Photo by Gab Bonghi.


Kristin Kontrol And The Art Of Alter Egos

“This isn’t a character, this is the removal of a character.”

There’s a bit of fan trivia fodder that Shirley Manson, frontwoman of alt-rock band Garbage, disclosed on stage recently. About five years ago, Manson was walking down the street in New York City when a brunette hopped in the cab Manson attempted hailing. It turned out that Garbage had been the first concert that young woman had ever attended. And now? That woman—Kristin Welchez aka Kristin Kontrol—is Garbage’s opening act. 

Welchez recounts the story on a street in Philadelphia, smoking a cigarette she’d rolled minutes prior. The sky promises rain, cars whiz on the overpass directly above where Welchez stands. Tonight she would perform as Kristin Kontrol, preceding the first band she ever saw live. 

“I remember looking back and realizing we were stealing the cab she had just gotten,” Welchez says of her first interaction with Manson. “I realized who it was and I apologized on Twitter and then we became friends.” 

It’s a new thing for Welchez to be the first artist to hit the stage. Her former band, Dum Dum Girls, had toured the world over since the group grew out of a bedroom project in 2010. It was a gritty garage-rock, ‘70s girl band retro sound, rooted heavily in guitar. Welchez stood front-and-center with swift strumming and unwavering vocals. She assumed the identity of Dee Dee, a chic, red-lipstick-clad rocker with shaggy bangs and an all-black wardrobe.

But Dee Dee is gone for now. As Kristin Kontrol, Welchez appears on-stage in Philadelphia wearing a ruffled, off-the-shoulder top—not black, but white—and without a guitar. She moves gracefully across the stage belting luscious pop tunes. And she’s going by her birth name these days—at least part of it.

Kristin Kontrol is a far cry from the fuzzed out, dream rock sounds of Dum Dum Girls. X-Communicate, Welchez’s first full-length release under the moniker, came out this May and features glossy production, synths, sax and bubbly melodies. From ecstatic lead single and title track “X-Communicate” and club-ready “Skin Shed,” the album is an ode to a world of influences outside the classic rock realm. “Change is hard / but I need a change of heart,” she sings on power ballad “What Is Love,” a lyric bearing the thesis of her sonic transformation.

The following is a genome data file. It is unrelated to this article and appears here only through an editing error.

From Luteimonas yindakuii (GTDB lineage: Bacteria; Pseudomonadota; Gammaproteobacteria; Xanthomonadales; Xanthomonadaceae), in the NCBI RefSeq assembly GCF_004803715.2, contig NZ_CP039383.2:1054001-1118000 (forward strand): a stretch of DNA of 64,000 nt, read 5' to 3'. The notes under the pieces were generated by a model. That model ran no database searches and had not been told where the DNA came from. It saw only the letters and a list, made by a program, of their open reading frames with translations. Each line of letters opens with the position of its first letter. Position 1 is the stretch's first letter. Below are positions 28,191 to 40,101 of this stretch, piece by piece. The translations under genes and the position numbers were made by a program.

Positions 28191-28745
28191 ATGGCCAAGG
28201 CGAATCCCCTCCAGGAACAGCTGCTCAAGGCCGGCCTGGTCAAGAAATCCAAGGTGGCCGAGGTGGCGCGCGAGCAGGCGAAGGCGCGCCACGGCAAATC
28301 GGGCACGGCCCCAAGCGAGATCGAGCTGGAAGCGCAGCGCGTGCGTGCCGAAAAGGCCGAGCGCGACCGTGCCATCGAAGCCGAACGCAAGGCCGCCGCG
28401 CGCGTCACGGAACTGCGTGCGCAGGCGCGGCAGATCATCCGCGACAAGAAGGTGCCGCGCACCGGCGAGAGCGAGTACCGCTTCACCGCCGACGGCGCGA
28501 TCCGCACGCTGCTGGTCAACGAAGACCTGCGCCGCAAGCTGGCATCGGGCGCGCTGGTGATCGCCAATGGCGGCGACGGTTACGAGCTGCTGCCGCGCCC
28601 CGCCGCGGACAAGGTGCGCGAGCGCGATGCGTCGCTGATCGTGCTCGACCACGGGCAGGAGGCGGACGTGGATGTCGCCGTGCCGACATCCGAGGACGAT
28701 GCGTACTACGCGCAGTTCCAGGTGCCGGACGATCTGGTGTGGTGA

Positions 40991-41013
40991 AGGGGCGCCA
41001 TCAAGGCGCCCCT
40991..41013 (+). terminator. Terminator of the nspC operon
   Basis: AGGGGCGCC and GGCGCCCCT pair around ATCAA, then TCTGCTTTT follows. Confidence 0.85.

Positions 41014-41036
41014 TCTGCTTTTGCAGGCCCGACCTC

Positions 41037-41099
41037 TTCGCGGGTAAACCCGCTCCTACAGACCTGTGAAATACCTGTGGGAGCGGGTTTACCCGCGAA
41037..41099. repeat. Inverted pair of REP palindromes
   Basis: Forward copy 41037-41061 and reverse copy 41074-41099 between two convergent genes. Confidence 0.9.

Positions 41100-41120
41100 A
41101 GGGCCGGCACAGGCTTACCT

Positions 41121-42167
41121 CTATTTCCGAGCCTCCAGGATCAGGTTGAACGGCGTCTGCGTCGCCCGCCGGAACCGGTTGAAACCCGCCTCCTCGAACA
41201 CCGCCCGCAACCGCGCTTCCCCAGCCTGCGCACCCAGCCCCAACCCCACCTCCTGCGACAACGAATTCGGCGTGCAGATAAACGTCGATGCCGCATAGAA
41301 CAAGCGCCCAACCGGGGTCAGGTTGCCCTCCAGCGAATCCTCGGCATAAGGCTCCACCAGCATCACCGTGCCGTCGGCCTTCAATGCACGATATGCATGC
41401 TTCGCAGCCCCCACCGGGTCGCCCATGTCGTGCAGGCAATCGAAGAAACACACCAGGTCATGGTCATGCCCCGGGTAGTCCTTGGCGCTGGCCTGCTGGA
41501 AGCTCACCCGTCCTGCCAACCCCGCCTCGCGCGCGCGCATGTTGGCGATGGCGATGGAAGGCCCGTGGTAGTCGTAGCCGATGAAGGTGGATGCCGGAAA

Much like when Welchez began Dum Dum Girls, the emergence of Kristin Kontrol was born out of a dissatisfaction with her previous musical endeavors. There were electronic and dance elements she’d wanted to explore, but felt it wouldn’t fit into the scope of the Dum Dum Girls sound. Rather than stunt her growth, she delved into these influences and emerged with a record that was written by her, featuring her vocals—like all other Dum Dum Girls albums—but wasn’t inherently Dum Dum Girls.

“I was trying to take us out of the more simplistic view of all-girl, retro, guitar, garage rock-based thing,” she remembers. “I thought I had moved on from that, but it was like everything we did was rooted in the context of that. Not, ‘How does this record sound?’ but ‘How does this record sound compared to the canon that we used?’ I didn’t want to make a guitar record in the same way. I wanted there to be all the influences that I’ve been holding back or keeping out of Dum Dum Girls because it wasn’t really appropriate.” 

What resulted was not only an instrumental shift, but a vocal one. Exemplifying true reach, Welchez skips from note to note with ease, just as much theatrical as sultry. A classically trained singer, Welchez would previously write songs quietly on her guitar in her room. Now, taking advantage of the most comfortable parts of her range, she’s graduated from band frontwoman to a performer who can command a stage through sonic projection and stage presence. Where Dee Dee was purposely guarded, Kristin is liberated, a chameleon within her own skin.

“The vibe of Dum Dum Girls, as much as I tried to be honest in the music I was making, it was tied up in the archetype,” she says. “My stage presence initially was very reserved and almost stoic to compensate for being nervous. Over the years as I got more comfortable, it was almost how I felt like I should perform didn't fit into the character that people expected from Dee Dee.” 

Cool and calm in demeanor, Welchez is quietly confident in her career, despite all the talk of alter egos. Pop music is distinctly polarizing. Existing within the same world are avant garde, out of this world personas alongside performers who pride themselves on their realness. Welchez exists in the in-between, shedding her old skin for new ones, even though underneath it's always her; the changes are on the surface.

“It was funny to have struggled to have people fucking call me Dee Dee—it’s my Bob Dylan, it’s my Iggy Pop. You don’t get to call me my birth name, you’re not my family member,” she recalls. “Then to do this total 180 where I was like ‘Fine!’”

The gimmick of Kristin Kontrol is that there is none. For the first time, Welchez is herself, free from the archetypes she’d built early in her career, the Dee Dee era behind her. 

“I had to undo the Dee Dee, I had to undo the Dum Dum Girls things,” she says. “This just feels like me. This isn't a character, this is the removal of a character.”